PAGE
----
The purpose of the moderator is to control the debate, not to be the debate.  If debates have time limits, the moderator should announce them and enforce them.  But for the moderator to be a political individual with his own agenda, and thereby to direct the debate through his choice of questions, destroys the whole point.  It is not the moderator that is running for office!

Perhaps, that observation points us in the direction of a solution.  It's all well and good in principle for the questions to be asked by ordinary voters; but when the questioning voters in the audience have been packed with supporters for one or the other candidates, they might as well all be political hacks.

Having voters nationwide submit questions is no better; given that CNN's producers were able to select the 33 questions asked from 5,000 submitted, that amounts to the same thing as having CNN just make the questions up themselves.  Out of 5,000 possibilities, surely virtually anything they could hope to find will be in there somewhere.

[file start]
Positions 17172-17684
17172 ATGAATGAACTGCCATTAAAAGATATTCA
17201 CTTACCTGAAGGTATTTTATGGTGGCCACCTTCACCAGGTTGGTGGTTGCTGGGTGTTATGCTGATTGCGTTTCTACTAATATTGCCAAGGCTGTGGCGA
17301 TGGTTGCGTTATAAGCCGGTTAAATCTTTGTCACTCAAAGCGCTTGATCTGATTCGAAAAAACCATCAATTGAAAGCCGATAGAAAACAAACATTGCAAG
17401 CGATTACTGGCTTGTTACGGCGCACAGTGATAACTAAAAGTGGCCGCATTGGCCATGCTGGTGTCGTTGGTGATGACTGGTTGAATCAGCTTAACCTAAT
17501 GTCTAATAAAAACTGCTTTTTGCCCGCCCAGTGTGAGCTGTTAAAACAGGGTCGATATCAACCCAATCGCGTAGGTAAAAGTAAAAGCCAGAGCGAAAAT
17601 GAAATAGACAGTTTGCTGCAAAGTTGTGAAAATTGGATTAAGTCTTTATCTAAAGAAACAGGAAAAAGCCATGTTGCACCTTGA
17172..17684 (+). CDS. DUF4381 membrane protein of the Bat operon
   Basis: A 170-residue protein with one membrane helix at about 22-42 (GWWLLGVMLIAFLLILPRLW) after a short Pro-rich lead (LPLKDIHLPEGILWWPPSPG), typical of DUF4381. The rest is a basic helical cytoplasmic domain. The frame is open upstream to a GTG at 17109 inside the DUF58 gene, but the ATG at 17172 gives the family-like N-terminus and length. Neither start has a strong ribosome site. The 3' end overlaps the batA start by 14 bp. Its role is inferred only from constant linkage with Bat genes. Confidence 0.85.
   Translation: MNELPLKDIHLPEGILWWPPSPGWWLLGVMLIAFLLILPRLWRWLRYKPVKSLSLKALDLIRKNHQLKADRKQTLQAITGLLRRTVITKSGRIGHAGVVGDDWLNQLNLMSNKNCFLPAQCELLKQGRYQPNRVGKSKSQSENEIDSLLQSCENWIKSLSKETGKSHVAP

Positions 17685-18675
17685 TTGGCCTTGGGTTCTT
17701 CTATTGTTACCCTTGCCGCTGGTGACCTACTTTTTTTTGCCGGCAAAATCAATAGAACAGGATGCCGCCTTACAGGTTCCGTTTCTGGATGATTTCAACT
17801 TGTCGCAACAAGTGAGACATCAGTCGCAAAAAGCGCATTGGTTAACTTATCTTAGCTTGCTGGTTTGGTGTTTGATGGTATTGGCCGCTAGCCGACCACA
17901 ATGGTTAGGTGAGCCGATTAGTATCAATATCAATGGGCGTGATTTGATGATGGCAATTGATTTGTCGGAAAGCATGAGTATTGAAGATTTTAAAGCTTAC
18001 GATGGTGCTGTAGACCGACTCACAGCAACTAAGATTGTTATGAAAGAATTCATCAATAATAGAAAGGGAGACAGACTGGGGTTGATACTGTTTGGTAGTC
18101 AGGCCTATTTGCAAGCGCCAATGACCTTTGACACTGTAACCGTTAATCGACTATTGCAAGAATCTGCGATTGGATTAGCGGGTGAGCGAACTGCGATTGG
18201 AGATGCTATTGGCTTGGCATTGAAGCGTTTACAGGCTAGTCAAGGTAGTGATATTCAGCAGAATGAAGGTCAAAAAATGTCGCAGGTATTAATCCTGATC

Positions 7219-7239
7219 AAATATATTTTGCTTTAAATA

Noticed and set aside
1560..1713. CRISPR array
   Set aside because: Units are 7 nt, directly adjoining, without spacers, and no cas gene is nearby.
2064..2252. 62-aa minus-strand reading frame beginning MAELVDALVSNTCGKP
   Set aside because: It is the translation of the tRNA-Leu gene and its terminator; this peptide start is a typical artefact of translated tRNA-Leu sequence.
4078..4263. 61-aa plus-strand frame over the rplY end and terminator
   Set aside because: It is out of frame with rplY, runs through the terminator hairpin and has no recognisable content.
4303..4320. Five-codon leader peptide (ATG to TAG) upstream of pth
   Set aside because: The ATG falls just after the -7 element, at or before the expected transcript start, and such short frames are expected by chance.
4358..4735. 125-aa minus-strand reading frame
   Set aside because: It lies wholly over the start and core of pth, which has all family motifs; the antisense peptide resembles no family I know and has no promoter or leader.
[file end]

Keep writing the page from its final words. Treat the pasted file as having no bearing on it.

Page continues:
It's time to take the media, long since proven to have a leftist bias, entirely out of the control of the debate content.  And, since it appears to be impossible to keep phonies out of these nationally-televised, pre-announced debates, unfortunately we cannot turn to them for the questions either.  Let us, instead, turn to the candidates themselves.

It's simple enough: Take the suggested number of questions; divide by the number of candidates that will be debating; and then, let them put forward the questions they would like to see asked.

Not of them alone, of course; each question would be asked in turn of each of the debaters. This would avoid the problem of self-serving questions; while the question "In how many ways did Governor X save his state from ruin and disaster?" might give Governor X the chance for puffery and self-satisfaction, it would give the other debaters equal opportunity for ridicule and attack.

And surely, at least some of the questions will be open-ended - aimed to allow the proposer to excel in an area of strength, perhaps, but equally valid nonetheless.  For Tom Tancredo to put forward the question, "How do you plan to solve the problem of illegal immigration" may benefit himself, but it is no less a legitimate issue that deserves to be addressed by all.